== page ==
An international team of astronomers including Dutch astronomers Peter Barthel and Léon Koopmans (University of Groningen) reports the discovery of a unique case of a cosmic gravitational lens.
Using several telescopes on the ground and in space, the scientists show that a distant radio galaxy, acting as a cosmic lens, distorts and magnifies the radiation of an even more distant mysterious dark object, thereby making that object visible.
Owing to the lens magnification, the faint background object becomes visible as a ring-like structure around the lensing foreground radio galaxy, seen well on an image made with one of the two 10-meter Keck telescopes on Hawaii.
Led by Martin Haas of Bochum University, Germany, the research started as rather simple observations with the Herschel Space Telescope of a sample of distant radio galaxies. It rapidly grew into a project where crucial supplementary observations demonstrated the unique character of this cosmic lens.
While formally the Herschel Space Observatory did not discover this gravitational lens, it was the breakthrough Herschel performance that allowed the astronomers to measure the far-infrared emission of 3C 220.3, which in turn made them suspicious about its origin. The original target, the very massive radio galaxy, emitted simply too much far-infrared radiation. Additional observations, with optical and radio telescopes, subsequently demonstrated unambiguously the cosmic lens effect of the radio galaxy making the dark background object visible in the far-infrared.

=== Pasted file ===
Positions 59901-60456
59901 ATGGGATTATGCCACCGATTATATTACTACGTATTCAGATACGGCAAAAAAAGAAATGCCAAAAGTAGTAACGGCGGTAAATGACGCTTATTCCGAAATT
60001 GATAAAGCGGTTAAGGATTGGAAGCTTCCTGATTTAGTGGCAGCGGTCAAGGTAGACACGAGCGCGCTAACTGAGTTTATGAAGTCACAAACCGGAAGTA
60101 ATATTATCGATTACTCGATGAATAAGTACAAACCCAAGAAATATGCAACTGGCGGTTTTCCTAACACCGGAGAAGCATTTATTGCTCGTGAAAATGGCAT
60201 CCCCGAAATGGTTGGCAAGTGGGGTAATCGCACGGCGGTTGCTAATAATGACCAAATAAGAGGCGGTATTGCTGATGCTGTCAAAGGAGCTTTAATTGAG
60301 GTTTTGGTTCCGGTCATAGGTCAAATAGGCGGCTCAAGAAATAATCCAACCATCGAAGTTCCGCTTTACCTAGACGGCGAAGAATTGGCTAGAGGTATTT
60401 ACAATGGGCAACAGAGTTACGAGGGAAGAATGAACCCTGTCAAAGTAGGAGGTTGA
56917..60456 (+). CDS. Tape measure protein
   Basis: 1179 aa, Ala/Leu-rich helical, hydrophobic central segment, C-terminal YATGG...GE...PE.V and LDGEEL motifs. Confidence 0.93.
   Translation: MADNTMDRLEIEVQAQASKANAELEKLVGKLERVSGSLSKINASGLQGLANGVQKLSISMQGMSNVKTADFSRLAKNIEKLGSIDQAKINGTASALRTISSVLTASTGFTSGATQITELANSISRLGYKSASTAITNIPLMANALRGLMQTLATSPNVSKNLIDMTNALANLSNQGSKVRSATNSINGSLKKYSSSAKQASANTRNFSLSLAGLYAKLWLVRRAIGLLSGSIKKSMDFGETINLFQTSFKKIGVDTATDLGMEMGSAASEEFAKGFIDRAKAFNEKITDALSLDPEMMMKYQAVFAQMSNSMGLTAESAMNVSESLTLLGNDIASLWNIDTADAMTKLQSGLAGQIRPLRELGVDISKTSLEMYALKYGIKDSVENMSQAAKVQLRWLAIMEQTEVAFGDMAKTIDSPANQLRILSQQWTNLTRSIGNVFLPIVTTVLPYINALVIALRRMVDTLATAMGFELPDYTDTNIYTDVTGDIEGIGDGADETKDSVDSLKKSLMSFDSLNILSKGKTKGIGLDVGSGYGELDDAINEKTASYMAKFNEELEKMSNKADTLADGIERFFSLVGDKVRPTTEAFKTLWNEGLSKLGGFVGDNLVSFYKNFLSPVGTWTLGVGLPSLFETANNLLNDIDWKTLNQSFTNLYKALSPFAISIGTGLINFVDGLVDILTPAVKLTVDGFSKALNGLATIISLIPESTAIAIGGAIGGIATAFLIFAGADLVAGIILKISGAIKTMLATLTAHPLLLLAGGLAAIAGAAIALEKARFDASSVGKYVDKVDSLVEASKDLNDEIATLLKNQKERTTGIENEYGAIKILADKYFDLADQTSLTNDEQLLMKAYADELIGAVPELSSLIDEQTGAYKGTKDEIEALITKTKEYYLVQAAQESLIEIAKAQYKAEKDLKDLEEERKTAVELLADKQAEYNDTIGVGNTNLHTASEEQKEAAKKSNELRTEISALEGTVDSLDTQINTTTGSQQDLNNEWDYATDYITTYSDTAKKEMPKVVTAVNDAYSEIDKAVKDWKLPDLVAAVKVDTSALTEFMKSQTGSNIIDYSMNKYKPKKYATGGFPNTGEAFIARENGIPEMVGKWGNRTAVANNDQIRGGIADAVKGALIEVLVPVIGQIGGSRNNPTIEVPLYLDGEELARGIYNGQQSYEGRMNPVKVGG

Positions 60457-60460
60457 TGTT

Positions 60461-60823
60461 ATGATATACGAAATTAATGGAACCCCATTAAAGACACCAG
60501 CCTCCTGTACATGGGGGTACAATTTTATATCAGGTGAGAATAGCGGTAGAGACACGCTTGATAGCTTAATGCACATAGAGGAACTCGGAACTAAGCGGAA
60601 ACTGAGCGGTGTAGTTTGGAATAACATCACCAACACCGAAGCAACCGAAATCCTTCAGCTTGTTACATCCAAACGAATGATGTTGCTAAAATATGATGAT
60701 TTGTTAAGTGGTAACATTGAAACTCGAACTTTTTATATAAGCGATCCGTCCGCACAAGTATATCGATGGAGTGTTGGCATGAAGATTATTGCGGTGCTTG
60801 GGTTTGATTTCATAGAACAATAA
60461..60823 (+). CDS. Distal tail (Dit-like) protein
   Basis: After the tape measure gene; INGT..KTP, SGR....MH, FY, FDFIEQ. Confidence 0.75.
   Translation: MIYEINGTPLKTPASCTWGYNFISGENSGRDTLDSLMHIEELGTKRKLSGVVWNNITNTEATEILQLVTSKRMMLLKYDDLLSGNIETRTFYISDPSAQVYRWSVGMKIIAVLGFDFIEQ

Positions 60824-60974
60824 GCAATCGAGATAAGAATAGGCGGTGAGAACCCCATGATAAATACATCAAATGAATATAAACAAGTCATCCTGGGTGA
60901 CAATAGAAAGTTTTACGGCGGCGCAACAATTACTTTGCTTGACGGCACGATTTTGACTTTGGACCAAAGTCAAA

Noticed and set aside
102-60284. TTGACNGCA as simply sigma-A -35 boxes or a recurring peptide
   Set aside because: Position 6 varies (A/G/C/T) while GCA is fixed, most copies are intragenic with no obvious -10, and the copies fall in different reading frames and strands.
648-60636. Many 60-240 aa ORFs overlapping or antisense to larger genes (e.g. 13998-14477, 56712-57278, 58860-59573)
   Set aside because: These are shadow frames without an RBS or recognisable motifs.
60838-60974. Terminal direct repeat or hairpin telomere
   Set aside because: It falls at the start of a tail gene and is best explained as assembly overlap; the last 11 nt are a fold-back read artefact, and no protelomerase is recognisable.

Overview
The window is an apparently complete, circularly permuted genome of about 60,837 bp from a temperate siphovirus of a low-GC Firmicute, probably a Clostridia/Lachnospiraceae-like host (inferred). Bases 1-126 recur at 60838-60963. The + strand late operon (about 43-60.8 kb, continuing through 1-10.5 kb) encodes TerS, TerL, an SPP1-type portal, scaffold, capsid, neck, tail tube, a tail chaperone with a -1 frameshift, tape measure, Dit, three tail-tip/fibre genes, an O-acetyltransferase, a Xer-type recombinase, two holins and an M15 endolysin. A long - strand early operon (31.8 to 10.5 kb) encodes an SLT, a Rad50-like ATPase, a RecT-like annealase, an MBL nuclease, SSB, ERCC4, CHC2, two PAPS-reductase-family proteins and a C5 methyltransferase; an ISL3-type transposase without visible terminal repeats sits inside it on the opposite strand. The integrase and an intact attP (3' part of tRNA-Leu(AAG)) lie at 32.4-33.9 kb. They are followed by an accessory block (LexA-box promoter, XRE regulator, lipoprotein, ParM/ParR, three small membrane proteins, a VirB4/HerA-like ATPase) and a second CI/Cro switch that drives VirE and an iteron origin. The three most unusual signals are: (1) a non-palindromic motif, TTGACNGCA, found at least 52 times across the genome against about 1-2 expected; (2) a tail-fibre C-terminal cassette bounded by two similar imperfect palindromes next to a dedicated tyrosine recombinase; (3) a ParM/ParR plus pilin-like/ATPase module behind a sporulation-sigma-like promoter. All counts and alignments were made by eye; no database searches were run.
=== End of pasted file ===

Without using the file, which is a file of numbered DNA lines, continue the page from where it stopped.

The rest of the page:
Astronomers have known of the cosmic gravitational lens phenomenon since 1979, although the light bending of distant stars by the Sun was already observed in 1919. Calculations by Einstein in 1912 already predicted the existence of such cosmic lenses.
Gravitational lenses allow astronomers to investigate the properties of both the very distant lens and the even more distant object, a galaxy in the process of formation. Modeling of the geometry of the lensing situation for instance demonstrated that the lensing galaxy which hosts the radio source contains an unexpectedly low fraction of mysterious dark matter compared with that predicted for large radio galaxies.
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"3C 220.3: A Radiogalaxy Lensing a Submillimeter Galaxy" by an international group of 20* astronomers led by Martin Haas (Ruhr University, Bochum, Germany) is accepted for publication in The Astrophysical Journal. Preprint: http://arxiv.org/abs/1406.2872
*M. Haas, C. Leipski, P. Barthel, B. J. Wilkes, R. S. Bussmann, S. P. Willner, C. Westhues, M. L. N. Ashby, R. Chini, D. L. Clements, C. D. Fassnacht, A. Horesh, U.K laas, L. V.E. Koopmans, J. Kuraszkiewicz, D. J. Lagattuta, K. Meisenheimer, D. Stern, S. Vegetti, D. Wylezalek.
Caption & credit:
An irregular ring of radiation can be seen around the distant galaxy in the center of this 2.2-micron CCD photograph, made with the 10-meter Keck telescope on Hawaii. The lensing galaxy is associated with radio source 3C 220.3. The radiation of the ring originates from an extremely distant galaxy-in-formation and is a result of the gravitational-lens effect. Just below the lensing galaxy a neighboring galaxy can be seen, which also contributes to the lensing effects. Courtesy ESA and the W. M. Keck Observatory.